Likely due to their presence as a major race in Dark Sun, where the S&M gladiator look is big and every environment wants to kill you.

Jayson said...

I have to say, the only thri-kreen picture I ever liked was Holloway's in MM2. As a punk kid that drawing spoke to me; I knew exactly what kind of thing it was.

The way it's just leaning on its gear like it's pausing for a moment...

Norman J. Harman Jr. said...

When I saw "shriekers as spells" I thought of shriekers that cast a specific spell rather than shrieking when disturbed. Just the thing for a fungal forest fed from the wizard's tower effluent.

thekelvingreen said...

Ticks indeed suck, but I am not sure if you were making a clever pun, and I just spoiled it.

I think the unpleasantness of the troll comes partly from it being gangly, scrawny and hunched, rather than bulky and brawny like the ogre. The troll also lives in the dark and damp under bridges, and it tries to trick and coax its victims, sort of like those faux beggars who pretend to be homeless but actually aren't. There's a pathetic, weaselish, dishonesty to the troll which sets it aside from the ogre and the demons and makes it more unpleasant; it's a social unpleasantness, almost, a sort of allergic class (social, not D&D) reaction, I think.

mordicai said...

I totally "awww"-ed at that Thought Eater argument.

Frankly, I like having titans be BETTER than gods. That is the Kirby fan in me; to me the titans are Galactus/the Celestials & the gods are Darkseid/the Eternals.

Trappers, mimics, all those things are dumb unless you go whole hog & make like, a dungeon made by an illusionist or a dungeon populated with dopplegangers who are like "what we shapeshift into treasure chests when we hear people sneaking into our rooms, sometimes." Or they work if you just want to give your players some Melting Room Acid Trip-- use the rules to reflect their altered perception.

I always think of trolls as giant mutant goblins. They are part of that same club, the club of creatures that live on the fringes of Otherworld, part fae/demon/spirit/whatever & part real.

My favorite giant turtle is Morla from the NeverEnding Story. Easy to pick up & put in as Mister Plot Exposition.

Adam Dickstein said...

First, Mandy continues to be awesome.

Second, I really like and appreciate your write-up on Trolls. I am a huge Troll fan, in that they are one of my favorite monsters of all time. Not the D&D Troll mind you but the grotesque, faerie people of Scandinavian, Finnish and related Northern Germanic folklore. I would also add the similar though distinctly, uniquely flavored Trolls of the Orkney and Shetland isles of England. Trolls are so different from orcs, ogres, goblins and whatevers because, in my mind, that are more unpredictable, magical and nasty.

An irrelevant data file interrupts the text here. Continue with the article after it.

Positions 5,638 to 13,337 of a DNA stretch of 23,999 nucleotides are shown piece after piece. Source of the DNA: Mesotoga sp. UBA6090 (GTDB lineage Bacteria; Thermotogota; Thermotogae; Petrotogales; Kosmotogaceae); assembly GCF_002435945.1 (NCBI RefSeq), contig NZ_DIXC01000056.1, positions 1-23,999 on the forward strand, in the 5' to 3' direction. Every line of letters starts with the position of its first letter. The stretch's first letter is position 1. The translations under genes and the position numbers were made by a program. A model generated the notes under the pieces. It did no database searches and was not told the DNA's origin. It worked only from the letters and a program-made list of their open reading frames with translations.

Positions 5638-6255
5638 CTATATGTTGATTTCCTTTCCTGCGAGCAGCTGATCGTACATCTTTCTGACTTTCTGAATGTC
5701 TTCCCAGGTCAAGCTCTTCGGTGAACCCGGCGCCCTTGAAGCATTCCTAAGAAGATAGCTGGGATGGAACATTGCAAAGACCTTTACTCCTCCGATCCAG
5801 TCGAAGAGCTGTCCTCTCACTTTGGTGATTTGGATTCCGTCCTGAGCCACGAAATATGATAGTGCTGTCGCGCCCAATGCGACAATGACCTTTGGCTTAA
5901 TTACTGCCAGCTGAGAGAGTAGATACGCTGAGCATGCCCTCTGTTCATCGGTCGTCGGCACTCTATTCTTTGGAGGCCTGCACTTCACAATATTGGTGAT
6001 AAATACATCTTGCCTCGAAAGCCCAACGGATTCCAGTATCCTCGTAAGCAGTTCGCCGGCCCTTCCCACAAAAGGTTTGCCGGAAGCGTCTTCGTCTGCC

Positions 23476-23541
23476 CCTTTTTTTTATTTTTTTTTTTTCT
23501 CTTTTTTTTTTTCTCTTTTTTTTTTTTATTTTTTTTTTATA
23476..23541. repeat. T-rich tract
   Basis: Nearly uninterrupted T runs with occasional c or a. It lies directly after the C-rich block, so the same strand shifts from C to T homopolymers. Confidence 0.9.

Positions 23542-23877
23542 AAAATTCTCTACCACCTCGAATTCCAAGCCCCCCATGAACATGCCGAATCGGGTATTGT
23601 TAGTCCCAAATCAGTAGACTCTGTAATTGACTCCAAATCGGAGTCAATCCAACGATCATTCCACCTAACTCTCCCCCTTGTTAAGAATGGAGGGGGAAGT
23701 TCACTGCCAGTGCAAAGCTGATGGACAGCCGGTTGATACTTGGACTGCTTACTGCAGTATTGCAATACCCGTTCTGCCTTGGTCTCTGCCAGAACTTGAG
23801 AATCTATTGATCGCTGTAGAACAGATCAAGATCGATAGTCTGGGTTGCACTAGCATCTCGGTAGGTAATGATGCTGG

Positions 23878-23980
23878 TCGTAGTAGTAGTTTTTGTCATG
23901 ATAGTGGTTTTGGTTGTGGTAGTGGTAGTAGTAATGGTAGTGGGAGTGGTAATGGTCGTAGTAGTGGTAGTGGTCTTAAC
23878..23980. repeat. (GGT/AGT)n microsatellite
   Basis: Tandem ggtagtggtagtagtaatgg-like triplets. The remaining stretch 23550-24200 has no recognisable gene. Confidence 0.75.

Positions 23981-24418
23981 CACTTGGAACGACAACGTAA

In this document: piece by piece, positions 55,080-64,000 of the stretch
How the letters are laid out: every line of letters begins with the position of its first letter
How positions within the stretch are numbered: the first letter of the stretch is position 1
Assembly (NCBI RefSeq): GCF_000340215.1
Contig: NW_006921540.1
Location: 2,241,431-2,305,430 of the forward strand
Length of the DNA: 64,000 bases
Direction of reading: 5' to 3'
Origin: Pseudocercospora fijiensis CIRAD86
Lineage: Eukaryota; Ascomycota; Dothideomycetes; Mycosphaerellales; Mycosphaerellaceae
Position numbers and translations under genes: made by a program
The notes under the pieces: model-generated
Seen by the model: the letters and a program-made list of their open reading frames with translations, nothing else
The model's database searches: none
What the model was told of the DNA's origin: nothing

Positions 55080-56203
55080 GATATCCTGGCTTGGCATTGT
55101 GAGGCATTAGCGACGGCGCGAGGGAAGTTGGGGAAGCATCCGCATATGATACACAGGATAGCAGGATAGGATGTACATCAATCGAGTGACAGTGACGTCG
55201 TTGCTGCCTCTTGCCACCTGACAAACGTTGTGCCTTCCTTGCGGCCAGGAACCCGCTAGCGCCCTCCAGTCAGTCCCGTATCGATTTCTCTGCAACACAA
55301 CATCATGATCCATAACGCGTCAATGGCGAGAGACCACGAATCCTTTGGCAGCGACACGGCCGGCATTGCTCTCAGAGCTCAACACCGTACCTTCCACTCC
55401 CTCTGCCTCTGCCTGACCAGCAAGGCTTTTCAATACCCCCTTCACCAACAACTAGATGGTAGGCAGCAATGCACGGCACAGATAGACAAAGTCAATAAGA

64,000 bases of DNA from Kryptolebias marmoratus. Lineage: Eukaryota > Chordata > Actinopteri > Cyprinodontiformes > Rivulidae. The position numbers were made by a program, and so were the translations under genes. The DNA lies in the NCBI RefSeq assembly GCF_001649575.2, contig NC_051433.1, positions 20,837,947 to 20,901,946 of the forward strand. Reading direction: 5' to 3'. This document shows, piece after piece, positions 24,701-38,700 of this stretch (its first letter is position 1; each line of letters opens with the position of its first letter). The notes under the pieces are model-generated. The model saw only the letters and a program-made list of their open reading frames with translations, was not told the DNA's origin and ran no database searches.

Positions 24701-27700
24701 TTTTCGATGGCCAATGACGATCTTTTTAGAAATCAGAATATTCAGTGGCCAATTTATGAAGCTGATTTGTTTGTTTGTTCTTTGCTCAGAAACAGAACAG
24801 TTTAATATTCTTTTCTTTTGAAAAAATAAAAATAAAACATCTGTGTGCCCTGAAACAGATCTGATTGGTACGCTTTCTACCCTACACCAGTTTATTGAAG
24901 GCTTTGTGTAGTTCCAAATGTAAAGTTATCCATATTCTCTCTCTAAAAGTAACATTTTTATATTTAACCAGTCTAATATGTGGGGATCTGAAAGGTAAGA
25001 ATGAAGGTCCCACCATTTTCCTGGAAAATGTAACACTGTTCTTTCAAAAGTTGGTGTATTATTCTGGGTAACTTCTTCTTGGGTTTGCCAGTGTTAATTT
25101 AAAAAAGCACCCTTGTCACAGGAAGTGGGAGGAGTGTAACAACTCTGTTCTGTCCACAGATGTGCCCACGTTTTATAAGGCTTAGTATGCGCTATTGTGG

Thirdly, The Tarrasque...Ah the Tarrasque. The one I use in my main D&D milieu is just as you described, a massive medieval kaiju wrecking cities or anything else in its path. I added something from an obscure myth about the creature I found in a book years ago.

Basically my Tarrasque awakens somewhere in the world (random location - worldwide), pops out of the ground or sea and walks in a straight line for 8 days destroying anything in its way. Wherever it stops after 8 days, it tunnels into the ground and goes back to sleep.

Its active times are also random and it might appear for 8 days and than not be seen again for 10 years. After its next appearance it comes back a year later. The next appearance is 50 years after that and so on...

Plus, it doesn't uproot again from the same place where it went into the earth last time. The location of its appearance is unrelated to its previous disappearance.

Jeff Rients said...

Troglodytes are listed as Common, which always creeped me out as kid because it sorta implied that these guys were lurking sleestak-like in every cave in the world.

Menace 3 Society said...

I thought Titans were relatively humanoid, while it was the Gigantes and the Terates that were horrible: hecatonchires and serpent-limbed freaks in the former, chimera and the Nemean lion in the later. The titan imagery I've seen in classical art suggests they were all pretty much humanoid.

Which is not to say that your vision is /wrong/, merely incorrect. If you see what I mean.

Unknown said...

LOL at the Thought Eater/Psyduck conversation :)

Chris said...

Greater Titans in D&DG/L&L: Titans with gravity and time control powers, and really cool art.

krillinfan said...

The thought eater/psyduck conversation makes me wonder if all Pokemon could be defined as d&d monsters or vice versa. Hmm...

John Matthew Stater said...

I'm using troglodytes as sub-lizard men - i.e. the lizard men had an ancient civilization, it fell, they now live in swamps, and the trogs underground are their de-evolved kin, living in vaulted caverns and worshiping ancient technology (neutron bombs?) they don't understand.

As for trolls - read the troll scene in Anderson's "Three Hearts & Three Lions" and you'll really want to inflict them on your players.

Timothy S. Brannan said...

It always makes me laugh (in a good way) when adults have serious conversations about Pokemon.

Makes me feel less immature when I have the same conversation with my kids.

Have to show them the Thought Eater pic now.

Unknown said...

Or a Turtle with a whole world in its back! *whistles* ;)

(Another Terry Pratchett reference)